Sometimes another human can put words into form that capture your own feelings and views better than you can articulate yourself. Connor Bond (@Trauma_Mouse), Scottish Emergency and Critical Care nurse working in central London did just that with his poem “I See You, Nurse”. Connor shared this on stage at DAS SMACC in Berlin after winning the SMACCSLAM poetry/spoken word competition. Although I’d heard Connor’s poem when judging the competition, I was floored when sitting behind him, watching and listening as he stepped to the centre of the round stage in the middle of the Tempodrom. This will be released via the SMACC podcast in due course, but for whatever reasons personal or otherwise, I feel like a lot of us could do to hear this now. Over to Connor…
“After moving from the North of Scotland two years ago, I’ve worked between an emergency department and critical care in central London. Nursing on the frontline in a capital city can present it’s own unique issues, but I truly believe that we canall find ourselves facing challenges derived from our health systems, patients or upon reflection internally.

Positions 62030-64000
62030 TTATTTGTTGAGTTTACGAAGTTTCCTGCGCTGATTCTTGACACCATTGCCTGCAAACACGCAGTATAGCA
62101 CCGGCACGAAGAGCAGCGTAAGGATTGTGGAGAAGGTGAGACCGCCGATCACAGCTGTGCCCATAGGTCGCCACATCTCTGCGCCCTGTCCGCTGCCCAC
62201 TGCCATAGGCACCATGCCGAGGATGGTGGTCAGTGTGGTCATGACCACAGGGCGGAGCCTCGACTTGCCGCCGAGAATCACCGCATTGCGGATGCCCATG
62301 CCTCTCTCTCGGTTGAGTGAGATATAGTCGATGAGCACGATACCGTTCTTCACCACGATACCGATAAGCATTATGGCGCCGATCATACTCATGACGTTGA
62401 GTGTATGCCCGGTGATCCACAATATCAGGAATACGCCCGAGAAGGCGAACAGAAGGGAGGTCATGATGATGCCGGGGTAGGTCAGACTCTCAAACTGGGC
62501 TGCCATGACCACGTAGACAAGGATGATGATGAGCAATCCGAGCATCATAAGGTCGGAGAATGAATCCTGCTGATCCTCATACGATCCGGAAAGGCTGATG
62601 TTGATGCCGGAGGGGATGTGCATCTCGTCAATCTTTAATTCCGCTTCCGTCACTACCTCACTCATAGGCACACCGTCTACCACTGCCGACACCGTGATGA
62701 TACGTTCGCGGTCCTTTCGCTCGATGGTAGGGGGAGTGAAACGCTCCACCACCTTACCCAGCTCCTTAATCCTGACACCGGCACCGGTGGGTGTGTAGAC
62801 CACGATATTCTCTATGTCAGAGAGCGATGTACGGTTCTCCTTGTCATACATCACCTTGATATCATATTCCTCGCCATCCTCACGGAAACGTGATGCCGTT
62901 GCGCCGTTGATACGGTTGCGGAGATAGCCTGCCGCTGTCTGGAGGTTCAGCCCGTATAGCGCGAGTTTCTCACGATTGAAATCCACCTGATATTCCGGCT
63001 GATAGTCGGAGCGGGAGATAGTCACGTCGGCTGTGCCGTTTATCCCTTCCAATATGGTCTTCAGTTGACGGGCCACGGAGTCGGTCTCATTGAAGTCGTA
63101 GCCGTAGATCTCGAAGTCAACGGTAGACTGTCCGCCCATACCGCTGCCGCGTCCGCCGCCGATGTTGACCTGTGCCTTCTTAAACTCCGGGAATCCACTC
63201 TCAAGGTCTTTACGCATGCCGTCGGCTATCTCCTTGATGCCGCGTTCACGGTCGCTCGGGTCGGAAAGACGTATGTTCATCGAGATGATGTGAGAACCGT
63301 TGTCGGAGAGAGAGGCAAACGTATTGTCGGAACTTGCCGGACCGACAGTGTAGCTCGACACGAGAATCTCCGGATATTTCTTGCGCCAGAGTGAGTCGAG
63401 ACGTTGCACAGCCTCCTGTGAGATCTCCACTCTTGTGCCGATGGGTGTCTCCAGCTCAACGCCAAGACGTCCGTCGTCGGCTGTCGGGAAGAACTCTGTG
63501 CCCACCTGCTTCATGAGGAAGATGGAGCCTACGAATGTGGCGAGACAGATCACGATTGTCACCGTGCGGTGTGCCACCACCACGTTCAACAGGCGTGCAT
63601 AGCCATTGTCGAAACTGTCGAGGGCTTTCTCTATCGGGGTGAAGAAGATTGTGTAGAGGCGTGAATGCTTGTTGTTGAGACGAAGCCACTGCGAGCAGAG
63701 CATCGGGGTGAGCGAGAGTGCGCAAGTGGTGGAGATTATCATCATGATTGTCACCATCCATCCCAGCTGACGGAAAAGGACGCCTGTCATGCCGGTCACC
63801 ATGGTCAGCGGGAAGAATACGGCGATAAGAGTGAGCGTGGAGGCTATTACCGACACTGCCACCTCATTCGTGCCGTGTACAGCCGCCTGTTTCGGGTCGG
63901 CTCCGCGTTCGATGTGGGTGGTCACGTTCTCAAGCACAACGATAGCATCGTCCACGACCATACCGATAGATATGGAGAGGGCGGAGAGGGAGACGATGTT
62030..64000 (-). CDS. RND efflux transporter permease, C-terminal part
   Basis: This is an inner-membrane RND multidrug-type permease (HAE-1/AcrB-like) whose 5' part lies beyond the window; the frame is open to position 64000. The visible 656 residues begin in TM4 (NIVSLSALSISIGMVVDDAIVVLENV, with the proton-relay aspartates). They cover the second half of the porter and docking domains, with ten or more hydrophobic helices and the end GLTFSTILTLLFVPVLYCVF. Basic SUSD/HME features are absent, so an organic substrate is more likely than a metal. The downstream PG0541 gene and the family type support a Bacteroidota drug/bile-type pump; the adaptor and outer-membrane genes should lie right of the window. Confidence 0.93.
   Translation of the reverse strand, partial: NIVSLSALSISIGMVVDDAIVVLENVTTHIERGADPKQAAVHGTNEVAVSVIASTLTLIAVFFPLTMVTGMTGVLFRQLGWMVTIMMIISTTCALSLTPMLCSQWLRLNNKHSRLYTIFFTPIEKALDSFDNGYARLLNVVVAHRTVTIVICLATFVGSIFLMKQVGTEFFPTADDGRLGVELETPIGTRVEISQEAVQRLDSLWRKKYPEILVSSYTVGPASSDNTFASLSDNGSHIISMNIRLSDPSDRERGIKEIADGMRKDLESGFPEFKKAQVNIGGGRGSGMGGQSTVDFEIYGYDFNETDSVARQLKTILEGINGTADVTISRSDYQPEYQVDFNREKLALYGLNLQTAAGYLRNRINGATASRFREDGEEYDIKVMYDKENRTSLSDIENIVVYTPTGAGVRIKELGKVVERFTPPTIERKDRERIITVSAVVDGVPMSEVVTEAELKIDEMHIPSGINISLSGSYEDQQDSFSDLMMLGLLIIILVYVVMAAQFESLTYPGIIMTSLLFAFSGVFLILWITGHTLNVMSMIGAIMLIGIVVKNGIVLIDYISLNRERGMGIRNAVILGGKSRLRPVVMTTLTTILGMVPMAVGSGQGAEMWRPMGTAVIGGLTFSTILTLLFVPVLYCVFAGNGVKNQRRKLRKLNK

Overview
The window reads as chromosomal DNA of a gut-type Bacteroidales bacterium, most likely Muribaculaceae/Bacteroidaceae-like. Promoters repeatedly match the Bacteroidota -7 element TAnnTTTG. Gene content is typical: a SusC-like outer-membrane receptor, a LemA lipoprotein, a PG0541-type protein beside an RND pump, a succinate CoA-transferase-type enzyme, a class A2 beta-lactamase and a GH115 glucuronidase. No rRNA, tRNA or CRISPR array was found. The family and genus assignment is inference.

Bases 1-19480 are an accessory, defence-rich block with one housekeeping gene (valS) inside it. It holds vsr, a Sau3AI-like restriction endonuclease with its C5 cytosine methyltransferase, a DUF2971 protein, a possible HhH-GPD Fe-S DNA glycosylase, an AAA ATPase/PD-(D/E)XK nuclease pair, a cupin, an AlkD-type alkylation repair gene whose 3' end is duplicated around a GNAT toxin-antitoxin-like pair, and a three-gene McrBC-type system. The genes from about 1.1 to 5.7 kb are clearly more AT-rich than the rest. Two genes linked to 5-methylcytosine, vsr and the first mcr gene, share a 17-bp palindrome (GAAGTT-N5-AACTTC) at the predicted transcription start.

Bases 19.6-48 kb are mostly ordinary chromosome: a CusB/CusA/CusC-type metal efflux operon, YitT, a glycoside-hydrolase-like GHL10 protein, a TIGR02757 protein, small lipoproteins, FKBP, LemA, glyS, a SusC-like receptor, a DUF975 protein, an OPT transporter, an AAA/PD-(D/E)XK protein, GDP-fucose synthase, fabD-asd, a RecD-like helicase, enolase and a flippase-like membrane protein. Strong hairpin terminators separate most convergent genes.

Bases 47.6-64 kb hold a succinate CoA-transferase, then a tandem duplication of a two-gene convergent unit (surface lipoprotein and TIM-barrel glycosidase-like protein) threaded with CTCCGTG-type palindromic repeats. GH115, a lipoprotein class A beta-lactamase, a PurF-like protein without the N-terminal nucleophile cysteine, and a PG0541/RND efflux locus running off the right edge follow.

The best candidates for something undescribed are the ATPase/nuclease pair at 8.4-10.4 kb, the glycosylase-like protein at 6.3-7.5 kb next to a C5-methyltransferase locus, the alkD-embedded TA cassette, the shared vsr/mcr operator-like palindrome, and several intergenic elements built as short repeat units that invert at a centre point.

I often find myself uncomfortable when adorned with the title of “Saint” or “Angel”; I do feel that this is my vocation, but I hardly float around my ICU with a halo in situ! As nurses we are incremental to the holistic patient experience and often responsible for interventions that will drastically improve outcomes – I shall always remain proud of that.” Connor Bond
I See You, Nurse
Remind me, why do I do this?
Why I chase the rush
of chaos, of drama
of resus & trauma
Why I’ve held distraught mothers
Cared for fathers
and leant by the bedside to explain to brothers,
why their sister simply won’t wake up after
I switch off infusions
and call out after her.
On the surface I’ll hold steady,
dry and stern
but I crack on the underground home.
I hold thankless floodgates in my hands
Staying strong for
another family looking to be shown
Improvement in those lines and trends that I’ll struggle to decipher to a devastated mother, who wants her baby home.
But we’ll still push and still go
Stretching resources, and ourselves.
I’m doubled with patients,
double strength pressors,
double shot espresso for that fourth night in a row.
And then the ward round comes
and I ask myself
have I done enough?
are these lines labelled, is my bedside straight?
but can we be too tough,
on one another
They call nurses “Angels”,
but my wings are long singed
from holding too tight to Dear Nightingale’s lamp,
but I carry on because I will it,
and because i can,
Because I’ve seen eyes open after weeks without sedation,
while family rallies behind a young man with such determination
as he takes his first steps for the second time in his life.
We are not Saints
We are not Angels
I will never cause miracles at handover
But I’ll give them my mind,
until my best is enough, no more.